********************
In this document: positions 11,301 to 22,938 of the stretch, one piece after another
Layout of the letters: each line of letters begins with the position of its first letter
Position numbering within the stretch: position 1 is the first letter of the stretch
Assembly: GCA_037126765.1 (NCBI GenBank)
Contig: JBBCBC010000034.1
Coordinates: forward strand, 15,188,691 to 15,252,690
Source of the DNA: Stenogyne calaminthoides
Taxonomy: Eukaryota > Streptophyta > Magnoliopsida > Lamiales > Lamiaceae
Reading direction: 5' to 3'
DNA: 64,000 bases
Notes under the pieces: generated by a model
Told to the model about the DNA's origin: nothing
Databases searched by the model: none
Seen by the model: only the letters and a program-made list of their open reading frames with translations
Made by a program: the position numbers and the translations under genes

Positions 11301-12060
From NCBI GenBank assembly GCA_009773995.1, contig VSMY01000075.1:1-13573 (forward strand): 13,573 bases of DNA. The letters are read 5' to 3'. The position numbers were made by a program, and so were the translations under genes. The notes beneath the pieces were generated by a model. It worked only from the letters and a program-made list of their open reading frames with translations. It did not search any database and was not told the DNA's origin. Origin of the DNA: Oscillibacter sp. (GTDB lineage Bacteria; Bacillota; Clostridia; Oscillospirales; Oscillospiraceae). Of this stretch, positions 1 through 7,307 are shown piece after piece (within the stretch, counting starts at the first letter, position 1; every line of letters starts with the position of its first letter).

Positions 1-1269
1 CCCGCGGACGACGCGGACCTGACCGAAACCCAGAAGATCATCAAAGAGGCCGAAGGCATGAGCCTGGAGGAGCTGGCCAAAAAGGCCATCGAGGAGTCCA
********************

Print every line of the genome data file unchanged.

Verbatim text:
In this document: positions 11,301 to 22,938 of the stretch, one piece after another
Layout of the letters: each line of letters begins with the position of its first letter
Position numbering within the stretch: position 1 is the first letter of the stretch
Assembly: GCA_037126765.1 (NCBI GenBank)
Contig: JBBCBC010000034.1
Coordinates: forward strand, 15,188,691 to 15,252,690
Source of the DNA: Stenogyne calaminthoides
Taxonomy: Eukaryota > Streptophyta > Magnoliopsida > Lamiales > Lamiaceae
Reading direction: 5' to 3'
DNA: 64,000 bases
Notes under the pieces: generated by a model
Told to the model about the DNA's origin: nothing
Databases searched by the model: none
Seen by the model: only the letters and a program-made list of their open reading frames with translations
Made by a program: the position numbers and the translations under genes

Positions 11301-12060
From NCBI GenBank assembly GCA_009773995.1, contig VSMY01000075.1:1-13573 (forward strand): 13,573 bases of DNA. The letters are read 5' to 3'. The position numbers were made by a program, and so were the translations under genes. The notes beneath the pieces were generated by a model. It worked only from the letters and a program-made list of their open reading frames with translations. It did not search any database and was not told the DNA's origin. Origin of the DNA: Oscillibacter sp. (GTDB lineage Bacteria; Bacillota; Clostridia; Oscillospirales; Oscillospiraceae). Of this stretch, positions 1 through 7,307 are shown piece after piece (within the stretch, counting starts at the first letter, position 1; every line of letters starts with the position of its first letter).

Positions 1-1269
1 CCCGCGGACGACGCGGACCTGACCGAAACCCAGAAGATCATCAAAGAGGCCGAAGGCATGAGCCTGGAGGAGCTGGCCAAAAAGGCCATCGAGGAGTCCA